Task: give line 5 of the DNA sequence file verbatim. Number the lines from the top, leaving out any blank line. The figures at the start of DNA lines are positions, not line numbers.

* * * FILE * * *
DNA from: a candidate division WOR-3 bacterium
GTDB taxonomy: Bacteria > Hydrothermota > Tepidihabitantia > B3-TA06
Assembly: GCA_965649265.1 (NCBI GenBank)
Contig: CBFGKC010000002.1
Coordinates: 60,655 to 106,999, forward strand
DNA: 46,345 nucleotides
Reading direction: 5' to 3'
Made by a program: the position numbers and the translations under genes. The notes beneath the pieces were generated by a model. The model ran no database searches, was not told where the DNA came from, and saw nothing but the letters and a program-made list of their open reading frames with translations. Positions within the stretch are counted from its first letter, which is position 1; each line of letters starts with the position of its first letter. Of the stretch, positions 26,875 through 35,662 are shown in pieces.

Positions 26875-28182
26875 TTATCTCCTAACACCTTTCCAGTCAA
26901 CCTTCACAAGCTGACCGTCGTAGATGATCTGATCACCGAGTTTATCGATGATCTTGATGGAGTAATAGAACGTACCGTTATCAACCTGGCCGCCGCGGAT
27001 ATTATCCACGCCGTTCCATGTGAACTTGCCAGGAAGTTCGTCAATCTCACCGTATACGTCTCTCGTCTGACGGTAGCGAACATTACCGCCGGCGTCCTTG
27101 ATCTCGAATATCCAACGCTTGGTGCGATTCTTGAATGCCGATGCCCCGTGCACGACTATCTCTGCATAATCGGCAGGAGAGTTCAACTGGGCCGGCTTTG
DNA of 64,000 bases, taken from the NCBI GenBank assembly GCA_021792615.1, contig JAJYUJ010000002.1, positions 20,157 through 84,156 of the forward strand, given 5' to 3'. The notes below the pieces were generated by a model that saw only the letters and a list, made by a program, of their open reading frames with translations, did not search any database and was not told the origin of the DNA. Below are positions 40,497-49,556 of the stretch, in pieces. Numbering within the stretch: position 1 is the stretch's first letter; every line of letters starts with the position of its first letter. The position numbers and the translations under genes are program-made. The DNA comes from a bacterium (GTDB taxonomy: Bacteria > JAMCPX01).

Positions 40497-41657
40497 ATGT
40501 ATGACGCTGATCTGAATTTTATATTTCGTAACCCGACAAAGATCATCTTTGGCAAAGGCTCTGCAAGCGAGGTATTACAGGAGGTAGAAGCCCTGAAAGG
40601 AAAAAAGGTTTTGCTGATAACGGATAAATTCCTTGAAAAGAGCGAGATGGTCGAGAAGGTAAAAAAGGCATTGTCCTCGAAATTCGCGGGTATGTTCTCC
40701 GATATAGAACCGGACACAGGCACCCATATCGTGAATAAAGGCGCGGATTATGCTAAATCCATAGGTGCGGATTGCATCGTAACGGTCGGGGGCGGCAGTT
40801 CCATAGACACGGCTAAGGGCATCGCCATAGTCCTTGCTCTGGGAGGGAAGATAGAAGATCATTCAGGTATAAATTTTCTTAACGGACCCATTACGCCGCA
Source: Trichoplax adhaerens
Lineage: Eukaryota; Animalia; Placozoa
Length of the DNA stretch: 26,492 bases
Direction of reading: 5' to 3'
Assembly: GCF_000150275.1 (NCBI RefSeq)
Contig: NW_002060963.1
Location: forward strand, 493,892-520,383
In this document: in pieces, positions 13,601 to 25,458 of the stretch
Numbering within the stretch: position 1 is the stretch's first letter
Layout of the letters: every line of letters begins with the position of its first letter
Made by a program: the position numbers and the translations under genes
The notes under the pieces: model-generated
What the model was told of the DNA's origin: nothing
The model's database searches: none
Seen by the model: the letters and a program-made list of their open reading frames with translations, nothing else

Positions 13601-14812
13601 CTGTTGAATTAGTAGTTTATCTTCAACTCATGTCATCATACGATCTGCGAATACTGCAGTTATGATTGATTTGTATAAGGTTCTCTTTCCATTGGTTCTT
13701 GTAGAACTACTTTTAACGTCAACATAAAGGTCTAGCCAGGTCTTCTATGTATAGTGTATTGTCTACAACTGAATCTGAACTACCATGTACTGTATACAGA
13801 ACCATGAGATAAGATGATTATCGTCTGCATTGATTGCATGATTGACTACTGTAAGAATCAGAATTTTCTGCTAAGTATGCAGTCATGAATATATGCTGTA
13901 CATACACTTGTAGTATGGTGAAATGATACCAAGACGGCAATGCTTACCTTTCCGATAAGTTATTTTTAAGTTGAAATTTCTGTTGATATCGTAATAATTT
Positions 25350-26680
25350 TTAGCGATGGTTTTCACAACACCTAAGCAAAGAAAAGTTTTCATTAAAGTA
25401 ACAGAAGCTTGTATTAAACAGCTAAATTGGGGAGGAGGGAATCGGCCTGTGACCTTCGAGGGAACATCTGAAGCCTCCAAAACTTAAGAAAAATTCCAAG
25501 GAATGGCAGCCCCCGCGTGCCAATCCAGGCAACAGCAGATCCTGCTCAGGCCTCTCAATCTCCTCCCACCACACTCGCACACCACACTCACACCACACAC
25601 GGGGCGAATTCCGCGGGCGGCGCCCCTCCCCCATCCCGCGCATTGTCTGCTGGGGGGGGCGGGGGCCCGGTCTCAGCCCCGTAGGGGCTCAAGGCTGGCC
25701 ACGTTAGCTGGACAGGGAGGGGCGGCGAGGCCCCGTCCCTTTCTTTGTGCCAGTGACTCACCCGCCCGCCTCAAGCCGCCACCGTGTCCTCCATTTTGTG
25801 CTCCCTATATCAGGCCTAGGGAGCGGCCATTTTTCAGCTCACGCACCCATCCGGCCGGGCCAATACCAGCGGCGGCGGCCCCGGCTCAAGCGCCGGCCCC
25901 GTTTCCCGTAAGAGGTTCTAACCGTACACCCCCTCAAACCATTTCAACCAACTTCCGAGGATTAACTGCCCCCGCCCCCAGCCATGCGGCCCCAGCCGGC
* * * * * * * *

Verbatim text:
Coordinates: 60,655 to 106,999, forward strand